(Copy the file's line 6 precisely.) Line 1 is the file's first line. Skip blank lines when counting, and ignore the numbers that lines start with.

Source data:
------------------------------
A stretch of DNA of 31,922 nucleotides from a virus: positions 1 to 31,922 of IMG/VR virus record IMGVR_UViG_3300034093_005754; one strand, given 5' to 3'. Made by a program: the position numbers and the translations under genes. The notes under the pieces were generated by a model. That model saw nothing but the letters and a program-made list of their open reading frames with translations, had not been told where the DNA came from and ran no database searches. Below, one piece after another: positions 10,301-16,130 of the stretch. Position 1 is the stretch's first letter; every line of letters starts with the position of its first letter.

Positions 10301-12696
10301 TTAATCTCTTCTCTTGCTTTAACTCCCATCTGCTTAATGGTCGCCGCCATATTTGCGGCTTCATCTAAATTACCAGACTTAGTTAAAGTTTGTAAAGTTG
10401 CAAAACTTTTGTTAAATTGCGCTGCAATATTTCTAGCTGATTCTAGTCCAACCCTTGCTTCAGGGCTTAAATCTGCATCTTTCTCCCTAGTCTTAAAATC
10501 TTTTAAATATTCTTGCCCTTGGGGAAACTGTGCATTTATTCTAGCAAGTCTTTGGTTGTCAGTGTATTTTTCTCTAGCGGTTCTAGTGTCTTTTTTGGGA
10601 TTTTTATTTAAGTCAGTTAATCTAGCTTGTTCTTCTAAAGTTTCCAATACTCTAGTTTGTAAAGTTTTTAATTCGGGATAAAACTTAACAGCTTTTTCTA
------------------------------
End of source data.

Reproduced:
10601 TTTTTATTTAAGTCAGTTAATCTAGCTTGTTCTTCTAAAGTTTCCAATACTCTAGTTTGTAAAGTTTTTAATTCGGGATAAAACTTAACAGCTTTTTCTA